Elevated early follicular gonadotropin levels in women with unexplained infertility do not provide evidence for disordered gonadotropin-releasing hormone secretion as assessed by luteinizing hormone pulse characteristics

John F. Randolph, Kenneth A. Ginsburg, Richard E. Leach, Charla M. Blacker, Kamran S. Moghissi, Michael P. Diamond, Nancy E. Reame

Research output: Contribution to journalArticle

12 Scopus citations


Objective: To determine whether women with rigorously defined unexplained infertility demonstrated altered GnRH secretion, as reflected by serum LH secretion patterns. Design: Prospective observational study. Setting: National Center for Infertility Research at Michigan. Patient(s): Nine women with rigorously defined unexplained infertility and 11 healthy, parous age-matched control women. Intervention(s): Gonadotropin-releasing hormone (25 ng/kg) as a bolus injection. Main outcome measure(s): Daytime pulse patterns of LH secretion measured every 10 minutes; mean serum concentrations of LH, FSH, E2, P, PRL, and cortisol; and response to a physiologic dose of GnRH in the early follicular, late follicular, mid-luteal, and late luteal phases of the same menstrual cycle. Result(s): Serum LH pulse frequency and pulse amplitude and LH secretion in response to a physiologic bolus of GnRH were not significantly different in unexplained infertility patients at any phase of the cycle. Luteinizing hormone pulse frequency and amplitude, as well as response to GnRH, varied significantly across the cycle. Mean early follicular serum LH and FSH concentrations were significantly higher in unexplained infertility patients than in fertile control subjects (LH: 5.31 ± .51 vs. 4.03 ± .33 [mIU/mL ± SEM]; FSH: 5.81 ± .63 vs. 3.80 ± .45) but were not different at any other phase of the cycle. Conclusion(s): These data do not support the hypothesis that unexplained infertility is caused by an abnormality in pulsatile GnRH secretion or abnormal pituitary sensitivity to GnRH. However, the results are consistent with a difference in negative feedback from the ovary to the pituitary in unexplained infertility patients that is suggestive of diminished ovarian reserve.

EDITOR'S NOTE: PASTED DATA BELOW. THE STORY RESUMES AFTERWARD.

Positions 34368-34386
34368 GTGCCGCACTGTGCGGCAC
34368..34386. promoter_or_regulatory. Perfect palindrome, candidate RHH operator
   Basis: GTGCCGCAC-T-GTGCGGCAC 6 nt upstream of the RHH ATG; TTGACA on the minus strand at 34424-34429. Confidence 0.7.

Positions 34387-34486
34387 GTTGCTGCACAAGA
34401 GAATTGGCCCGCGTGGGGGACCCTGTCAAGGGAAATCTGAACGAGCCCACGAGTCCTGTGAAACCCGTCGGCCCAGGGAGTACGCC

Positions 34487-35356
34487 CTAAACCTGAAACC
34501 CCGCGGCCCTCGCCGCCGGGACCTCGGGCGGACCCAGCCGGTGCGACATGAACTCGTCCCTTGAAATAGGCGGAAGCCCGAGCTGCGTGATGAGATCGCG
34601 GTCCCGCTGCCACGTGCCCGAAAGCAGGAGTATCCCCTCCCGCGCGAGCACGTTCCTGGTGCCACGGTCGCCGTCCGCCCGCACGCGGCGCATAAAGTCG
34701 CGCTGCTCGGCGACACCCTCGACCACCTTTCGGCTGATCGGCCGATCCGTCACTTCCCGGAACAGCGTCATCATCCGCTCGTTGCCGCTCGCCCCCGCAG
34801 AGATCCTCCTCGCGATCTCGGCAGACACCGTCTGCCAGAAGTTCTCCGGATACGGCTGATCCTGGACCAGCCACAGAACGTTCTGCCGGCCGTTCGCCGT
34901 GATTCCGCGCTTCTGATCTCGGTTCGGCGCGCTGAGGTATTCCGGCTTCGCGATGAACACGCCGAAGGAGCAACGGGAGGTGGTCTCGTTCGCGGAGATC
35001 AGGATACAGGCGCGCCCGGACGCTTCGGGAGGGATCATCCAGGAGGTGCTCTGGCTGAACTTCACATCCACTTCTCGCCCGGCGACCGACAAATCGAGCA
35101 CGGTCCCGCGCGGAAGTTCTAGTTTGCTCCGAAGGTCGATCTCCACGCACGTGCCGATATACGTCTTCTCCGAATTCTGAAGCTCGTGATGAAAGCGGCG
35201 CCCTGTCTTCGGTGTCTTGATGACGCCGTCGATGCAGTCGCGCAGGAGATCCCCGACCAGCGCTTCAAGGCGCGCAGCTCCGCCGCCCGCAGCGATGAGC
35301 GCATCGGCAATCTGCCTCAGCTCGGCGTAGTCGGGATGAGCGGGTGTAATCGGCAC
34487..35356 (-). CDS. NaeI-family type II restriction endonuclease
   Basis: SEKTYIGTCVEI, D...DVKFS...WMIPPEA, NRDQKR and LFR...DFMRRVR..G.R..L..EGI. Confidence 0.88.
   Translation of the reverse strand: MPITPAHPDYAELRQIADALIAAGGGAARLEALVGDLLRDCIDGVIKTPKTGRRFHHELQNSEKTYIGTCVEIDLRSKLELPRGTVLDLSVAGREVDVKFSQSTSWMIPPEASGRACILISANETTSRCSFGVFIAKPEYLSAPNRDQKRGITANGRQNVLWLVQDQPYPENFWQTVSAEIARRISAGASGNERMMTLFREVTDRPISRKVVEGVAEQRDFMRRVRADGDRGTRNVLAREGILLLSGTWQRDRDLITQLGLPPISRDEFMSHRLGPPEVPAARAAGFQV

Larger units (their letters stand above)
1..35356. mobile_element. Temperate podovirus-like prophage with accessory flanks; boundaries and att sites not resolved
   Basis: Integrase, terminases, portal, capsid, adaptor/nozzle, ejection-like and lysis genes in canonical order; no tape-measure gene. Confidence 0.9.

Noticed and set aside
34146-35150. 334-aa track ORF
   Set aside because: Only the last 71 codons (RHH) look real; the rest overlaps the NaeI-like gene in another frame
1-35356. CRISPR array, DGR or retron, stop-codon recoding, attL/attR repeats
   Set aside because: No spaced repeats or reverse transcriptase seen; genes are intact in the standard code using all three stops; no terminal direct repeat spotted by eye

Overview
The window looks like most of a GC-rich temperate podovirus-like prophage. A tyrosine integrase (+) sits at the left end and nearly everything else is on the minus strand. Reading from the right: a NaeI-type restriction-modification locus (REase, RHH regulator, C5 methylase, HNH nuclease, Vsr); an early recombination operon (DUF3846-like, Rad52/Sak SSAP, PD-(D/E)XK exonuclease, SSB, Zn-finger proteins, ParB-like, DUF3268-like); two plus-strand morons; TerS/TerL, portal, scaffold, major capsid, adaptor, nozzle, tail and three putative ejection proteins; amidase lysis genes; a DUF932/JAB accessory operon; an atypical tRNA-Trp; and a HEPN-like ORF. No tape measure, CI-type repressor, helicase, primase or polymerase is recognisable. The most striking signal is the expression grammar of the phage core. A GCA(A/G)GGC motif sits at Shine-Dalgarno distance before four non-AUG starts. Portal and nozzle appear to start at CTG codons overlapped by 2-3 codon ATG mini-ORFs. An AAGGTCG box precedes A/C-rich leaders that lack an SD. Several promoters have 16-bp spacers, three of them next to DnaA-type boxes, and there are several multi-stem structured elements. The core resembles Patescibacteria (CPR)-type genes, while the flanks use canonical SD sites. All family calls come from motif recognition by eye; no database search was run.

Original languageEnglish (US)
Pages (from-to)320-327
Number of pages8
JournalFertility and sterility
Issue number2
Publication statusPublished - Aug 1 2003
Externally publishedYes



  • Gonadotropin releasing hormone
  • Gonadotropins
  • Ovarian reserve
  • Steroids
  • Unexplained infertility

ASJC Scopus subject areas

  • Reproductive Medicine
  • Obstetrics and Gynecology

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